South Peace News
There’s a global resurgence in understanding the importance of physical fitness and exercise to benefit physical and mental health of people all ages.
For a group of pre-teen girls from the Smoky River region, powerlifting has become their weapon of choice in helping them gain confidence, increase their physical strength and to become a part of a community that promotes improving oneself while also supporting other athletes.
Zara Chenard, 11, Tenley Robbins, 10, and Brielle Maisonneuve, 12, started powerlifting at Iron and Elegance gym west of Falher earlier this year. The girls have coined themselves the Powderpuff Girls, and coach Colby Robbins says the growth the young women have been able to achieve in a short time is admirable.
“The beautiful thing about powerlifting is that it forces you to make long-term goals and commitments,” says Iron and Elegance owner and coach Robbins.
“It really promotes long term commitment to physical health. These skills that they are developing will benefit them long into adulthood,” he adds.
Alberta Powerlifting Union [APU] added a youth division in January 2022 which prompted Robbins to introduce the youth program into her gym. Currently, there are only six youth in APU, but quickly gaining interest and momentum. She says this fall she will be opening two additional spots in the youth girls’ club and will be starting a boys’ club too.
Robbins says youth participating in powerlifting is not only safe but also provides a number of benefits, as long as they are given proper training.
“In addition to the obvious strength gains in adolescents who lift weights, there are also benefits of improved motor skill coordination,” says Robbins. “Through the proper training and guidance from a coach, these kids are also learning how to optimally use their bodies and develop proper body mechanic patterns.”
The Powderpuff Girls trained three to four days each week, with one of those days being at the Iron and Elegance gym and the others independently [with parental supervision]. Robbins explains they are learning the squat, bench press and deadlift, while also training other accessory movements to help strengthen the big three lifts.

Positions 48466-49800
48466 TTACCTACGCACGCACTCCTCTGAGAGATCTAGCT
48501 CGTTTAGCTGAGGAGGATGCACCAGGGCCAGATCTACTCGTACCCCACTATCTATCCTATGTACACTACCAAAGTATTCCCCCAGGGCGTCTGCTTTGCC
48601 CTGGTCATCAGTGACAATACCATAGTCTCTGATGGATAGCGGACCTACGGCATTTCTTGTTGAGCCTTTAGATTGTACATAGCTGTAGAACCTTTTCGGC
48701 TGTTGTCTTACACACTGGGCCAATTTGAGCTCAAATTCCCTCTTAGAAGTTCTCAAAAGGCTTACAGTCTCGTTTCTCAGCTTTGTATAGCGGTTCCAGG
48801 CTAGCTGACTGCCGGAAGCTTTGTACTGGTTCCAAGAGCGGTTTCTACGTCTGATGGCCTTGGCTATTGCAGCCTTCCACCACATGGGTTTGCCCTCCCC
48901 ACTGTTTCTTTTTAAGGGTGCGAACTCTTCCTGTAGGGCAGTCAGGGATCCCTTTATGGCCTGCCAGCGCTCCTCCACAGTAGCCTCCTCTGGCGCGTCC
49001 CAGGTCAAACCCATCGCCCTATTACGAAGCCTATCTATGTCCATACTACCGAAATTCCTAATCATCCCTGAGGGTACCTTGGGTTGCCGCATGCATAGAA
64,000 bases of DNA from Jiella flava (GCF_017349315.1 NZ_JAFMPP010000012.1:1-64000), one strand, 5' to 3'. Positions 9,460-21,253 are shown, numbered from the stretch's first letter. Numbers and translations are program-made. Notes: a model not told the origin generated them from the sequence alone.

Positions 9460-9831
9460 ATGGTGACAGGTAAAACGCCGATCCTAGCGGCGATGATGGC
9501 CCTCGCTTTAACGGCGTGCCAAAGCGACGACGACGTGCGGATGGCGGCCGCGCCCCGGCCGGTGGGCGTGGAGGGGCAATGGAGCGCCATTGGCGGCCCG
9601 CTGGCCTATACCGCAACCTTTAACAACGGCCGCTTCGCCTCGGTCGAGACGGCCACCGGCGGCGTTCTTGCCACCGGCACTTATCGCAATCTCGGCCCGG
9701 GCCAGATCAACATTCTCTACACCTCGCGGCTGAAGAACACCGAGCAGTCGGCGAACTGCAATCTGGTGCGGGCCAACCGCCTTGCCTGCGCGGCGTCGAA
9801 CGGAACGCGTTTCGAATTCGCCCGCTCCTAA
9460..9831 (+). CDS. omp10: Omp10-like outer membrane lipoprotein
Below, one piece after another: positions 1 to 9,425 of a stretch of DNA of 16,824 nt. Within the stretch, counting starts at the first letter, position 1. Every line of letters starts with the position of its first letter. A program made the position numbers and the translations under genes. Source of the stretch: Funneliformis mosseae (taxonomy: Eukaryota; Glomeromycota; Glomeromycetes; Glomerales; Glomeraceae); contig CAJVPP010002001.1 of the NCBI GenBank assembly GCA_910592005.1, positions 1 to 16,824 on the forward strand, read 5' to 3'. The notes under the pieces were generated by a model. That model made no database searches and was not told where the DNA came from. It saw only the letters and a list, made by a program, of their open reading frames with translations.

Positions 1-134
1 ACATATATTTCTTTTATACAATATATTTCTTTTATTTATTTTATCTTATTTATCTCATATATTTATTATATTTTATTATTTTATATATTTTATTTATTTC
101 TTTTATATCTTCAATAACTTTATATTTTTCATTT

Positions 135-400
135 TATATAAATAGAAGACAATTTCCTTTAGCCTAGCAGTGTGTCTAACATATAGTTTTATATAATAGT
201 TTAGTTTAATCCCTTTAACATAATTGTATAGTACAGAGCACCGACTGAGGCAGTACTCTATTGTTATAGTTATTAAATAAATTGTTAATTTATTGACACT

“My mom inspired me to start powerlifting and I thought it would be a fun thing to do,” says Tenley Robbins, Colby’s daughter.
“Kids my age should definitely consider it [powerlifting]. It has made me a stronger person,” she adds.
The girls recently competed in the Bay Noppers Memorial tournament on July 31 in Edmonton, a tournament that is close to their coach’s heart as it was also her first competition in the powerlifting world. Beyond being able to compete, they explain that the experience was one that has sparked a desire to continue powerlifting.
“Now that I have competed in one competition, it has become my passion,” says Zara Chenard. “My ultimate goal is to go to World’s and compete against many other great athletes. I also would love to make this sport more popular and available to all youth.”
Tenley added it was fun to see others at the tournament try their hardest and to be surrounded by supportive people.
When the girls’ mothers were asked what kind of changes they’ve seen in their children since they started powerlifting, they pointed to many things beyond physical abilities. Most notable comments were characteristics like improving their discipline and other internal strength qualities.
“I can clearly see the increase in Zara’s confidence and commitment when it comes to training,” says Lynn Chenard, a sentiment repeated by the other moms.
“She’s becoming more disciplined and responsible in making sure she completes all her training,” she adds.
Robbins says the program is held year-round and the club’s next event will be early next year and that they will be attending provincials in 2023.
“Weight lifting isn’t just a young person’s sport,” says Robbins.
“As we age it’s more important than ever to do weight bearing exercises to maintain our muscle mass and bone density.”
Photos courtesy of Maria Frank [Mimi Frank Photography]